It’s a chilly winter day at the Sterling Wildlife Management Area near Aberdeen, Idaho.
Dallin and Chase Carter, and ranch-hand Cole Lewis, mount their horses and gather 400 cattle to drive them to another grazing area in the Sterling WMA.
The ranchers round up the cattle in a matter of minutes and drive the cattle down a snowy road to the next pasture.
Chase Carter rides alongside the cattle in adjoining farm fields, making sure the cows stay on the road. After traveling about a mile, the ranchers herd the cattle into the next pasture and the cows begin grazing.
Maria Pacioretty is the habitat biologist at Sterling WMA for the Idaho Department of Fish and Game.
She’s been searching for answers on how to deal with a heavy overburden of dead cat-tails and bull-rushes that have been accumulating in the Sterling WMA.
“We have a biomass problem, where we have acres and acres of decadent vegetation and accumulated growth on the ground,” Pacioretty says. “It’s really thick, almost impenetrable, so it makes it really difficult for wildlife and people who want to use the WMA whether it’s hunting or hiking.
“It’s almost suffocating in a sense.”
The Sterling WMA was established in 1968. It encompasses 4,100 acres on the west shore of American Falls Reservoir. One purpose of the WMA is to provide habitat for breeding and migrating waterfowl.
It’s also open to hunting and trapping. Sterling WMA provides habitat for upland game birds and pheasants; it’s the most popular place to go pheasant hunting in Southeast Idaho.
Pacioretty did a lot of research on how to fix the problem. The overload of decadent vegetation reduces the overall productivity of the wetland.
“We started thinking about unique ways to attack this problem,” she says. “So we got in touch with some local ranchers and started working up a plan, how could we use cattle to maybe help break this up, open these areas back up so we can have some rejuvenation of the vegetation here.”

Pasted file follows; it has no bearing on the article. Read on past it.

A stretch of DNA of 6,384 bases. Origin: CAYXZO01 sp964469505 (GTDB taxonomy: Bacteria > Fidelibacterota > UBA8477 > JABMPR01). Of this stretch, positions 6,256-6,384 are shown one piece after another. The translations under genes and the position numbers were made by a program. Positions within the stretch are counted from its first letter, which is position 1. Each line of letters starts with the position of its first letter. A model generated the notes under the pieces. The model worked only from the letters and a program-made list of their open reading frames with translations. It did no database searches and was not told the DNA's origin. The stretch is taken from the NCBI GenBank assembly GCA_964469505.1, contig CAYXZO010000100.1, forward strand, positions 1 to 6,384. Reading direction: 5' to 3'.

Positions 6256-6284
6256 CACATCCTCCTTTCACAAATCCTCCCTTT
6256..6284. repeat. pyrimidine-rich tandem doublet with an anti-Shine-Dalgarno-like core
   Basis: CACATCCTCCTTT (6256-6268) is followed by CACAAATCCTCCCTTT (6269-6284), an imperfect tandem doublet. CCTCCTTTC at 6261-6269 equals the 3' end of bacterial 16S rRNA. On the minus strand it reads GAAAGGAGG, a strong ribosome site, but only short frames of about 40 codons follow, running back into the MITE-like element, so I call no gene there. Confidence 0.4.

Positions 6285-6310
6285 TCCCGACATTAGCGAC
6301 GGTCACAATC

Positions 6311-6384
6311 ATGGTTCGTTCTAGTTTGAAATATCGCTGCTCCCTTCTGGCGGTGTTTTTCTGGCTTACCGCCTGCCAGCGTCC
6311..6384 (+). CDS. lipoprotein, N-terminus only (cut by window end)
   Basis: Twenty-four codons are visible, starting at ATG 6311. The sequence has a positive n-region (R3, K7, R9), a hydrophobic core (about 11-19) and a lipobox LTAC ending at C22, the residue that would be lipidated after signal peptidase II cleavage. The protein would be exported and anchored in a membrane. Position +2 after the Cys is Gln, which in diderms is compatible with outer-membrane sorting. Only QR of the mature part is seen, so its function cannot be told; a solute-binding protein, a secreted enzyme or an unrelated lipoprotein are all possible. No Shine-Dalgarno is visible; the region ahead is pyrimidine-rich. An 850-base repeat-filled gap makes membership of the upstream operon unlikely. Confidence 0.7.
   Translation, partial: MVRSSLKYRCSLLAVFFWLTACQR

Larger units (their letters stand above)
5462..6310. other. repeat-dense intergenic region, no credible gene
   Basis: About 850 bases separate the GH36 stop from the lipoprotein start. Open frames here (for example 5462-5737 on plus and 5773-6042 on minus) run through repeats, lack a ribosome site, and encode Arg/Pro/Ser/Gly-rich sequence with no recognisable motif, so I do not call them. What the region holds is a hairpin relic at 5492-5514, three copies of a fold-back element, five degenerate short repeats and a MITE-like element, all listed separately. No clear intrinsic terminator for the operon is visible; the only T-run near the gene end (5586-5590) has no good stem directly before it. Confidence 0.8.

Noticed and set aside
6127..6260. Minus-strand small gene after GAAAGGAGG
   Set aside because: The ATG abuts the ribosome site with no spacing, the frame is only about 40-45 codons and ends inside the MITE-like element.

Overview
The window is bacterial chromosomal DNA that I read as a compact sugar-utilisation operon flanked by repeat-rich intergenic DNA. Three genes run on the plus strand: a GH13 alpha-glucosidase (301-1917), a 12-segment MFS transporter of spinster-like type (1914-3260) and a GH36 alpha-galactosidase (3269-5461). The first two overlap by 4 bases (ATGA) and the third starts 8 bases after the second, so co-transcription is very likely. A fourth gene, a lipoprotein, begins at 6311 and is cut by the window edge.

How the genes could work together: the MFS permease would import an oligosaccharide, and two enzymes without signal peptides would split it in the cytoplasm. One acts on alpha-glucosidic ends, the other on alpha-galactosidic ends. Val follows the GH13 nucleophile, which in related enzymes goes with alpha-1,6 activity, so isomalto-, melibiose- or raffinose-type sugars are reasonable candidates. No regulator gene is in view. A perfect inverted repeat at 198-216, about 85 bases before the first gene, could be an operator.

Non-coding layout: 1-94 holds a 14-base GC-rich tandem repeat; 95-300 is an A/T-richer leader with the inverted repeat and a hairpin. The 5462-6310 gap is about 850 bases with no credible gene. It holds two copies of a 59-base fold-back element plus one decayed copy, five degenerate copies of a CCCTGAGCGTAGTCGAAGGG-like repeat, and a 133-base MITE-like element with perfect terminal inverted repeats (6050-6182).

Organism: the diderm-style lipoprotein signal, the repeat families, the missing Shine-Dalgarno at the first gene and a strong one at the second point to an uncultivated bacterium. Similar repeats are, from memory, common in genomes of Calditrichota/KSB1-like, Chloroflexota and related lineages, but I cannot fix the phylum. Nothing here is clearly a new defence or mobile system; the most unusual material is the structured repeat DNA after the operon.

Cattle grazing occurs in the winter so it doesn’t conflict with other uses. The Carters are using herding and solar hot wire fencing to focus the cattle on specific areas that need attention.
This method is called “targeted grazing” or “intensive grazing.”
“So what we’re trying to do is take a big group of cows, and graze a small area, for 2-3-4 days, and then move them,” says Dallin Carter, who, with his brother Chase, runs the family’s cattle business, based in Pingree, Idaho.
“Ideally, we’d like to move them every three days. That’s our goal, and that seems to work really well.”
So far, they all like the results.
“They eat quite a bit,” Carter says. “What they don’t eat, they trample into the ground, they clear out a lot of that biomass and let next year’s growth come up through that. Sunlight can penetrate through, and things just grow better. So that’s a big deal.
“And we’re removing a lot of biomass too, so that’s a big deal. Things just grow better when you clear things out.”
Vegetation monitoring, pre- and post-winter grazing, documents the results.